It’s common practice for TV teasers and trailers to save the best for last. That’s why it’s no surprise that the trailer for the final eight episodes of AMC’s The Walking Dead still has some time left over even after title card appears two and a half minutes into the three-minute clip.
What, exactly, did The Walking Dead want to leave us with? Is it revealing images of Commonwealth destruction? A fan favorite character in peril? The return of Rick Grimes?!?!? The answer turns out to be “none of the above.” Check out the trailer below to see the ominous closing moments.
“I’ve heard stories of walkers that can climb walls and open doors. I was never sure if they were just stories,” Aaron (Ross Marquand) says.
Well, we’re pretty sure they’re not stories because that zombie definitely just pulled its rancid body up over a fence. Zombies can climb now! After the trailer dropped at this year’s San Diego Comic-Con, The Walking Dead Twitter account made quite a meal of the reveal as well.
Though The Walking Dead flagship series is concluding after these eight final episodes, The Walking Dead extended universe isn’t going anywhere anytime soon. The franchise’s first spinoff, Fear the Walking Dead, is still going strong at AMC, with an eighth season already confirmed. That will soon be joined by many other new concepts including Tales of the Walking Dead (Aug. 14), an untitled Daryl spinoff (which formerly was set to feature Carol before actress Melissa McBride dropped out), Isle of the Dead with Negan and Maggie, and the newly-announced Rick Grimes and Michonne series.
Simply put: there is a lot of zombie storytelling still on the docket for AMC and TWD Universe czar Scott Gimple to pursue. After more than 20 seasons of zombie storytelling, how can Gimple and company possible keep things fresh? The answer, it seems, lies in evolving the physiology of the zombies themselves.
Though the “rules” of how an undead corpse monster operates vary from franchise to franchise, the tenets of The Walking Dead‘s walkers have always remain consistent. As first depicted in Robert Kirkman’s comic series, TWD‘s zombies have operated under what one might call the Classic Romero Rules from George A. Romero’s first two films.
These zombies are weak, slow, unintelligent, and completely lacking in motivation to do anything other than eat. This doesn’t make the singular zombie a particularly acute threat but it does make the collective population of zombies in The Walking Dead‘s world a dangerous environmental hazard. There are simply so many of these guys and none of them will ever stop their pursuit of flesh. While that has made for some effective horror storytelling over the years for The Walking Dead, signs have started to pop up that the franchise wanted to try something different with its zombies even before the season 11 trailer premiered.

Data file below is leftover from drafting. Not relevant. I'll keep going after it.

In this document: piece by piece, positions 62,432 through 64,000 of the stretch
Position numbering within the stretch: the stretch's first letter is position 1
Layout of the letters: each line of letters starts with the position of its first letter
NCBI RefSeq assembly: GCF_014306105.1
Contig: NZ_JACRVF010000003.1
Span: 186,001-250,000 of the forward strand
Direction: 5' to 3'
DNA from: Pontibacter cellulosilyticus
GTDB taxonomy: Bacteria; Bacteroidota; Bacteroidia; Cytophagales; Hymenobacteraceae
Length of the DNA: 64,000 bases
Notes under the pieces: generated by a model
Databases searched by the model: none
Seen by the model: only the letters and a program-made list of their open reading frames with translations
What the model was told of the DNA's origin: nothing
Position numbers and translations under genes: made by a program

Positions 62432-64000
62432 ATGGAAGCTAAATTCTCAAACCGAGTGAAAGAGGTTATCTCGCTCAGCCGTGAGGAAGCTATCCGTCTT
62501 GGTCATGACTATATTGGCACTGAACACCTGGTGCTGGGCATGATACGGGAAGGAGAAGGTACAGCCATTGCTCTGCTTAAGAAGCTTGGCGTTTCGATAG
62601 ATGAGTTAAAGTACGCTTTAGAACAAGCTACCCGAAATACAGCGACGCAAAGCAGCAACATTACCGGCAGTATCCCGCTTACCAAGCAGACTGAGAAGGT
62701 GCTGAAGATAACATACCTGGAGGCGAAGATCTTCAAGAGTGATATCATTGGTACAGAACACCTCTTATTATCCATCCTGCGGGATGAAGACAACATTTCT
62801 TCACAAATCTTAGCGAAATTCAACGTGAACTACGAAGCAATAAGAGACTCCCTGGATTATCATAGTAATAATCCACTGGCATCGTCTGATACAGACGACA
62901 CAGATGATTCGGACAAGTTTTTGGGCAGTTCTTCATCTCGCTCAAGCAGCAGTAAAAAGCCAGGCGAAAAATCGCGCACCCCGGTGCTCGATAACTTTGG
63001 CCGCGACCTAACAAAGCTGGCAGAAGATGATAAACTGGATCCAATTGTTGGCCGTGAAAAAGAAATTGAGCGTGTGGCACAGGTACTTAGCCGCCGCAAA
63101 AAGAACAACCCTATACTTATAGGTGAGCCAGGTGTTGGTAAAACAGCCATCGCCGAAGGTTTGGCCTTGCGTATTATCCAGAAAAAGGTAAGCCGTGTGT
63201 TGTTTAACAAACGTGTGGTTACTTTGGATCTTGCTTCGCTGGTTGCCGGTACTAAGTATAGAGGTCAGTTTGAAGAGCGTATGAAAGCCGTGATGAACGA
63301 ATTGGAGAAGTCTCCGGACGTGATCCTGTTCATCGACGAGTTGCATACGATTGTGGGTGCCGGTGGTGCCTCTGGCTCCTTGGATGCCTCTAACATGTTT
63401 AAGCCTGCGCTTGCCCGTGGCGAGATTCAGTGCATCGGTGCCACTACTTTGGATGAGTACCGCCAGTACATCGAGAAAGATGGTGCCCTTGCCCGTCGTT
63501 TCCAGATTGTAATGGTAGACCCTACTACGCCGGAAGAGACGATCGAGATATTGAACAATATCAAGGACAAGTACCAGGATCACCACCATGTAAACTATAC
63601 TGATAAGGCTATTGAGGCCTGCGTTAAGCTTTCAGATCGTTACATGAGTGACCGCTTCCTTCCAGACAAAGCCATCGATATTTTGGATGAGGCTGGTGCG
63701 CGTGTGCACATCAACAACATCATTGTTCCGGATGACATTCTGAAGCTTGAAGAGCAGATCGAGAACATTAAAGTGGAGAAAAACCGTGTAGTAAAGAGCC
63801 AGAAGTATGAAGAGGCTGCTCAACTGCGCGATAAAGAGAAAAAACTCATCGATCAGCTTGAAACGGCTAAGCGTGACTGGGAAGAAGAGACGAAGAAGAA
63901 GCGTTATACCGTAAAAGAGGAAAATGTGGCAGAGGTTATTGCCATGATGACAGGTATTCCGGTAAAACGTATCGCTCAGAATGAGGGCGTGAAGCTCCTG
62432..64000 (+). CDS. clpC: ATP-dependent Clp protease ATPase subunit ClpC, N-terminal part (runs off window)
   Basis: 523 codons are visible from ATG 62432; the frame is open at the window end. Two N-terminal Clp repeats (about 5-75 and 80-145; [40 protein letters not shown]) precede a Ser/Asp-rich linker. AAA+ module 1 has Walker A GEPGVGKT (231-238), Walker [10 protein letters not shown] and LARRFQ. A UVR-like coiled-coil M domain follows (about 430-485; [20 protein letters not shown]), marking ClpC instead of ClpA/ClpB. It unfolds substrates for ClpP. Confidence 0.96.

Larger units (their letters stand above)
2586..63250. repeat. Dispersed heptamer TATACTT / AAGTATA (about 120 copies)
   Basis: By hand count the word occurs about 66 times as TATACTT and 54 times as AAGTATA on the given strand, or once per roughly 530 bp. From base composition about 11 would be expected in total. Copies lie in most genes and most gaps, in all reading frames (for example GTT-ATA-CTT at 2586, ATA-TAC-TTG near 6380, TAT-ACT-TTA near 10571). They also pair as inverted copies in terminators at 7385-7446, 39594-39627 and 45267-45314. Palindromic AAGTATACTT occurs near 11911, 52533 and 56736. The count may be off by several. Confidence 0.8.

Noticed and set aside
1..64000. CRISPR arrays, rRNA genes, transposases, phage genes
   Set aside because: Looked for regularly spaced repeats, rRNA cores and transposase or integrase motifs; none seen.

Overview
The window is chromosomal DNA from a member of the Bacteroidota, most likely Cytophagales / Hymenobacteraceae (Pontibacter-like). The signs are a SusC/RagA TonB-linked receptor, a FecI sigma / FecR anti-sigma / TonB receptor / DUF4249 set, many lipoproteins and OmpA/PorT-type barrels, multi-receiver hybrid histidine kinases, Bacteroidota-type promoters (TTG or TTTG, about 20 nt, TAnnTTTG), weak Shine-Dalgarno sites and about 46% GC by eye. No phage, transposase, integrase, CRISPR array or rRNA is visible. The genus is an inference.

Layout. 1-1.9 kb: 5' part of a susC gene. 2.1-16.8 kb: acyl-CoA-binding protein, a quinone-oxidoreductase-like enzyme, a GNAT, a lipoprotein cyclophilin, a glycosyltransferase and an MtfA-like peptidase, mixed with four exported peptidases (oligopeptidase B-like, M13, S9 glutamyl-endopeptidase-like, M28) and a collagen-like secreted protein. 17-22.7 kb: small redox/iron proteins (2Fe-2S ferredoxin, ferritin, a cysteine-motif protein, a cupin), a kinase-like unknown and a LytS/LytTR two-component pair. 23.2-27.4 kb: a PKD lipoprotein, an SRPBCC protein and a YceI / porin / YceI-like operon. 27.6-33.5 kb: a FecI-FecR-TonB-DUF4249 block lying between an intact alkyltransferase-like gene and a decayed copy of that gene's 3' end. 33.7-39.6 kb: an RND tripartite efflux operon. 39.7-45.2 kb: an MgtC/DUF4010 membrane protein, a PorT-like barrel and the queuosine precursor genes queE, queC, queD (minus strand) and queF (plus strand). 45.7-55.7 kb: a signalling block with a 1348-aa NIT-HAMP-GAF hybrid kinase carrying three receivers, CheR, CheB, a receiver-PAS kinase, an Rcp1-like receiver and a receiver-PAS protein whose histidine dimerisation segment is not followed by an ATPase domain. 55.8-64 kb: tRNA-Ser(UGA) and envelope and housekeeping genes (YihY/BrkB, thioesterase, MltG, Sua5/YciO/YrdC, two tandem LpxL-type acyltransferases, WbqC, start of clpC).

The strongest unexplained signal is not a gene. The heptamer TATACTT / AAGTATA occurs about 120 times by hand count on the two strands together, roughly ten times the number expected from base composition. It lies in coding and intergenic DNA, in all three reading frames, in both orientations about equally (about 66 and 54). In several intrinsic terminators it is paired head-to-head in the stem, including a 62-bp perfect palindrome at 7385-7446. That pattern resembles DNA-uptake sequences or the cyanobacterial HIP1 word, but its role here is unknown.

The second TWD spinoff, The Walking Dead: World Beyond was not widely watched (and truthfully also not very good) but it just happened to feature a truly revolutionary moment in TWD zombie lore. In a post-credits scene set in a French lab and featuring none of the show’s central characters, it is intimated that French doctors had something to do with creating (or maybe exacerbating) the zombie virus.
You can read all about the scene here but the TL;DR of it is that the concept of “variant cohorts” of the virus are mentioned. Then, when one unnamed character kills another unnamed character, that character reanimates almost immediately and her newly zombified form runs at a locked door with shocking speed and intensity. Therefore variant cohorts of the virus are likely mutations that lead to different behavior in zombies…behavior like, say, opening doors or climbing fences.
One of the major appeals of Kirkman’s comic was the intractable nature of its zombies. Like a funhouse mirror of the humanity they were spawned from, these zombies never evolved or changed, just shuffling through their day-to-day tasks as if chasing a half-remembered memory. That’s a thematically strong storytelling route to take but it’s also a difficult one to maintain, since audiences crave change and variety.
The aforementioned zombie master himself, Romero, opted to let his zombies evolve in his films as well. Latter day Romero movies like Day of the Dead and Land of the Dead featured zombies learning new behaviors and in some cases even becoming organized. It now seems likely that The Walking Dead‘s zombies are set to evolve in their own way as well. But they better evolve quickly as there are many new stories to come and only so many fences to climb.